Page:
Legos and Change by John Knapp II

LEGOS AND CHANGE: What Do You Tell a Child about Evolution?    And What About Intelligent Design?

Whether you’re a regular reader of the Torah Class website, or not, I’ll assume you have some questions about evolution…

As do I.

First, as I’ve often said, we must define terms.  The charged word “evolution” basically means “change,” and nobody disagrees that changes occur in all living things.  Dog or cattle breeding provides clear examples, though an “outside hand” is involved, but, setting that aside, observe the differences that “naturally” occur among cats, dogs, and other animals that live in the wild.

By evolution here I mean naturalistic evolution which states or implies that all changes in living organisms from the simplest single-celled organisms to higher forms of life, such as the person writing these words, are solely random (possible) events, or “accidents,” involving mutation, and natural selection, that occur over long periods of time without any purposeful tinkering or guiding from any outside force.  By implication, if not directly said, no “God” or supernatural power is involved at any point.

Intelligent design, however, hypothesizes something else: Something beyond nature, or what we know from nature, must be involved.  For “higher,” more complex, organisms to have appeared (as they have), or for life to have first appeared at all, there had to have been some “outside help,” or certain action that science has never explained.  “The science we know demands our saying that,” they would say.  (Books¹ take this much further, not our purpose here.)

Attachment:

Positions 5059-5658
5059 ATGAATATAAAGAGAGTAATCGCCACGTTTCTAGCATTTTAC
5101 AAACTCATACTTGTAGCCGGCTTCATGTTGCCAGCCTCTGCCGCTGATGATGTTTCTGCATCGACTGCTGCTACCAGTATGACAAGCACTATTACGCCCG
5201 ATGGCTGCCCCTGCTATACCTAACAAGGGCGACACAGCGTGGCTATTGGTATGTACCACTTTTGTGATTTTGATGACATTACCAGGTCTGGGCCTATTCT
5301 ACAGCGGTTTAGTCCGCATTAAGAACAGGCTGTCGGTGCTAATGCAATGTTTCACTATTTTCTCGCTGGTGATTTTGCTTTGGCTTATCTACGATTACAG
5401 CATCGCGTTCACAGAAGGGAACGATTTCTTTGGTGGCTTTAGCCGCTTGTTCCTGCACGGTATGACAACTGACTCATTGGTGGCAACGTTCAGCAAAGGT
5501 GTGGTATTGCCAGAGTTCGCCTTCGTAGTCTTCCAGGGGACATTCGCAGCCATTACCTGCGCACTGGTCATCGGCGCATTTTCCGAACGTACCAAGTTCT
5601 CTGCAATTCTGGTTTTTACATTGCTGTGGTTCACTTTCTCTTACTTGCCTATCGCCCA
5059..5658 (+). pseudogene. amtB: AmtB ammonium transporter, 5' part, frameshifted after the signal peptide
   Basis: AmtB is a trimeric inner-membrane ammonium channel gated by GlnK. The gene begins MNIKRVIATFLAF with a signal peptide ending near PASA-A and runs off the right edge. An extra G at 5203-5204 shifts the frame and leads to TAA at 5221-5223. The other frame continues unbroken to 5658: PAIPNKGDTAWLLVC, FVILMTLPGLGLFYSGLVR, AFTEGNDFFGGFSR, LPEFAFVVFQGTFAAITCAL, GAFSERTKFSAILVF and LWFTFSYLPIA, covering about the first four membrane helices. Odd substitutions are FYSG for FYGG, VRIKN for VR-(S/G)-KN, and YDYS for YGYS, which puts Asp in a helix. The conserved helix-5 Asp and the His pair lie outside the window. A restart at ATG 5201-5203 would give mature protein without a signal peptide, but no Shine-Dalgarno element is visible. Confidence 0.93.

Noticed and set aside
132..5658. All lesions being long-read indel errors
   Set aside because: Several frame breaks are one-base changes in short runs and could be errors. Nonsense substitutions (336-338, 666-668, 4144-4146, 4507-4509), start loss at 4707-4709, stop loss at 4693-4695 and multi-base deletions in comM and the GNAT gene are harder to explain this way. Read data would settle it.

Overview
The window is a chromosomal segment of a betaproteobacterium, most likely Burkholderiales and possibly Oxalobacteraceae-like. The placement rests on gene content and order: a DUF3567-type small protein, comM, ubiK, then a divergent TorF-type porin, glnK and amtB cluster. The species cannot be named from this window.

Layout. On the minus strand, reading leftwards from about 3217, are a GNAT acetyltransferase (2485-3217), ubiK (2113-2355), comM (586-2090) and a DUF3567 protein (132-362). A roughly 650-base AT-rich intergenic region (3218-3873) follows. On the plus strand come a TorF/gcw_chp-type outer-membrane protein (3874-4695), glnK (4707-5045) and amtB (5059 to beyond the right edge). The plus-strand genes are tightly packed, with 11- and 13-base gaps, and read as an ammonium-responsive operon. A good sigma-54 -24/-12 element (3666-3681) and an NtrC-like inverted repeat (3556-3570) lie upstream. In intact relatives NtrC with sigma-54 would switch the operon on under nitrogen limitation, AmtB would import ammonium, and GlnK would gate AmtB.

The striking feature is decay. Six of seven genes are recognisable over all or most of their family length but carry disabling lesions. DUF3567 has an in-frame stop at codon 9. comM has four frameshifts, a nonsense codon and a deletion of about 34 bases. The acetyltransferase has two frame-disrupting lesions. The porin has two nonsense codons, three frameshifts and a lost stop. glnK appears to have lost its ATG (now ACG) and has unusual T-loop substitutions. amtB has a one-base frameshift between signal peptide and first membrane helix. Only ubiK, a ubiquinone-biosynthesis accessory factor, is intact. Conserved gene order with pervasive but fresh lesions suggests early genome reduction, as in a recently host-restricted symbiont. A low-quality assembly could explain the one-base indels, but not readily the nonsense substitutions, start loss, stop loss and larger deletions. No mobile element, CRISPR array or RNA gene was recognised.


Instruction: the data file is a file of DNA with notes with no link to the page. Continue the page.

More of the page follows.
Naturalistic evolutionists accept “by faith” these unknown mechanisms and processes because, for one reason, not to do so would imply interference by the supernatural.  “And, of course,” say or think some, “that would be giving in to unverifiable superstition.”

Please realize that those who hypothesize Intelligent Design are not automatically saying that the God of the Bible “did it,” though ID thinking is friendly to that idea.  Some who accept Intelligent Design are atheists. Why?  Because they recognize that naturalistic evolutionists are assuming too much without facts.  Rather, ID is the result of the honest searching of many² to recognize what science does not know, and may never learn, from what it does know.

But how do you explain this to children?

In the September 2010 Focus on the Family (church) Bulletin Insert³, Jennifer Walker (as part of a larger lesson) suggests this:

“Ask your child:

“• If I dump a box of LEGO pieces on the floor, what do you think the LEGOs will make?  Why wouldn’t they fall out in the shape of a robot?

“•If I put the LEGO blocks and the robot directions together for a few days, would I find an amazing creation?  Why not?  What do you need in order to make something?

“• What would you think if someone told you that everything in the world is here because all the building blocks had been dumped together?  Can things be built by chance?  Think of everything that exists—from a bug to an iPod to a person.  Does anything exist that wasn’t made by someone?”

“That’s not fair!” A naturalistic evolutionist might say. “You’re biased and oversimplifying!”

Okay, but how might naturalistic evolutionists logically explain how life developed?  Perhaps they might say something like this:  “Everything began billions⁴ of years ago when all matter and energy all on its own blew out from a single point in space and eventually, but accidentally, made Earth, which on its own allowed the forming of simple living cells, which on their own after many surprises and accidents changed, and became new cells that joined other cells, which on their own had more surprises and accidents that eventually became us—talking about these surprises and accidents.  As all this took place, of course, some of the new life that formed was better than what came before it, so it eventually replaced living things that were less fortunate.”⁵